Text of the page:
An optimal outlet view shows the upper border of the pubis overlying the second sacral vertebra.
During setup for surgery, it is important to confirm the adequacy of C-arm imaging. This is essential to avoid errors in ISS placement.
The following should be clearly identifiable:
If these structures cannot be clearly seen, a safe trajectory for the iliosacral screw cannot be determined. Fluoroscopically guided fixation must be postponed replaced with an open procedure. (Obese patients, extensive bowel gas, and/or overlying radiographic contrast material are typical problems.).
Good quality fluoroscopic views indicate the course of upper sacral nerve root tunnels.
In the outlet view, the appearance is similar to a hip spica cast, with its upper part formed by the midline sacral spinal canal, and the root tunnels being the legs of the spica.
In the inlet view, the root tunnels travel from central to anterolateral, exiting through anterior cortical lucencies.
On the lateral view the S1 root tunnel is caudal/posterior to the iliac cortical density, beneath the superior cortex of the sacral ala.
Variable in utero segmentation of the lumbo-sacral somites produces abnormal (“dysmorphic”) upper sacral anatomy in approximately one-third of patients. These variations must be recognized because they compromise normally safe intraosseous pathways for ISS.
The upper images show a normal pelvis; the lower ones are of a dysmorphic pelvis.
Notice, on the 3D CTs, the differences in sacral alar anatomy, with corresponding upper sacral segment deficiencies on the dysmorphic axial CT view.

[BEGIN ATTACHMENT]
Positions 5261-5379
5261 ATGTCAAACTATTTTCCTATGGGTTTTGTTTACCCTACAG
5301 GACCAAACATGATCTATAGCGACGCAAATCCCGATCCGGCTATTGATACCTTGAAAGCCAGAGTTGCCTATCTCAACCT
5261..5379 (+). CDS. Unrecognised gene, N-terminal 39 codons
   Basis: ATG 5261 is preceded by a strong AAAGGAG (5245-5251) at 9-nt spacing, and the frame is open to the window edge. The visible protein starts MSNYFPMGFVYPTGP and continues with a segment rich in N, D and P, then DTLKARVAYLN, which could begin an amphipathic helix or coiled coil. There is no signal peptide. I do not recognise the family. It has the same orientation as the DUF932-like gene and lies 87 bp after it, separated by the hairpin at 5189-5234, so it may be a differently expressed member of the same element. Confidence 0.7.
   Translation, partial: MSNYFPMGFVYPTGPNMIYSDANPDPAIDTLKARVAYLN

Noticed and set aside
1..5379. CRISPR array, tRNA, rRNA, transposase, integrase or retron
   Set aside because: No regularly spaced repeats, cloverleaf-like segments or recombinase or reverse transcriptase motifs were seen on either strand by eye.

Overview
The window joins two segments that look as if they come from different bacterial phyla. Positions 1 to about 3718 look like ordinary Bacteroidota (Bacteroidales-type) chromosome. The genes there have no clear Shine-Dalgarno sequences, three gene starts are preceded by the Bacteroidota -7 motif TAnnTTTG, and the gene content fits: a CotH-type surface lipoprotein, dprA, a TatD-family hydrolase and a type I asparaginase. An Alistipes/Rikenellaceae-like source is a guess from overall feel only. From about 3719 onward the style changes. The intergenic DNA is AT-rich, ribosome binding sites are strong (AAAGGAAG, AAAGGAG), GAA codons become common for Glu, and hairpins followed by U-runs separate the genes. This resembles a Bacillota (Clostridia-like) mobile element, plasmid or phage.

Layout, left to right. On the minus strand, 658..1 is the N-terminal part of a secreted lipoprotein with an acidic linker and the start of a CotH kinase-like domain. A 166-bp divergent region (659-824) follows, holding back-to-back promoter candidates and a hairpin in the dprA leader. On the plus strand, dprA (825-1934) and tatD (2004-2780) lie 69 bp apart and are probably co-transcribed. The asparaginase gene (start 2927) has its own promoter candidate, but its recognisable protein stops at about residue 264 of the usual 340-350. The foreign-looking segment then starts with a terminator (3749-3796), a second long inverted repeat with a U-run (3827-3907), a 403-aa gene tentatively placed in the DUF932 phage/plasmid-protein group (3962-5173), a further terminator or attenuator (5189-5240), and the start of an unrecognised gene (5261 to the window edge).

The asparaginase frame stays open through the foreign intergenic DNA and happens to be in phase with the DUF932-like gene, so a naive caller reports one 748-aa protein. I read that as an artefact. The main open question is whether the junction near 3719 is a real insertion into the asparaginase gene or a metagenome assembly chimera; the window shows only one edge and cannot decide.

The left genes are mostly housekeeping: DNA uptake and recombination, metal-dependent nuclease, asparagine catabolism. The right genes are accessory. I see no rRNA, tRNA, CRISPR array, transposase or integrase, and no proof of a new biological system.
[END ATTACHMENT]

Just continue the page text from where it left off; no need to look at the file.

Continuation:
In such cases, the second sacral level may be better for an iliosacral screw
Sacral deformities may be unilateral or bilateral. Bilateral dysmorphism may be symmetrical, or not.
This case shows an individual with symmetrical upper sacral dysmorphism.
The lumbosacral disc is near the level of the iliac crests, not below them as is normal. There is a residual disc between the upper and second sacral segments. The uppermost anterior sacral foramina are not round, as the lower ones are. The superior alar slope is steeper, from medial to lateral, and from posterior to anterior.
The upper sacral alar anterior cortical limit appears as an indentation (white arrows) relative to the alar anterior cortical of the second sacral segment (yellow arrows). The upper and second sacral alar anterior cortical limits are different but easily seen on the inlet view. The surgeon must understand these differences and then visualize them under image intensifier in the operating room because iliosacral screws must remain posterior to these alar cortical limits.
For fixation of sacral fractures in a nondysmorphic pelvis, an ISS can be placed in the blue channel.
A second screw can be added, through the smaller (posterior) red channel, to increase fixation stability.
A third screw, if required, may be placed transversely through a channel in the upper anterior second sacral body.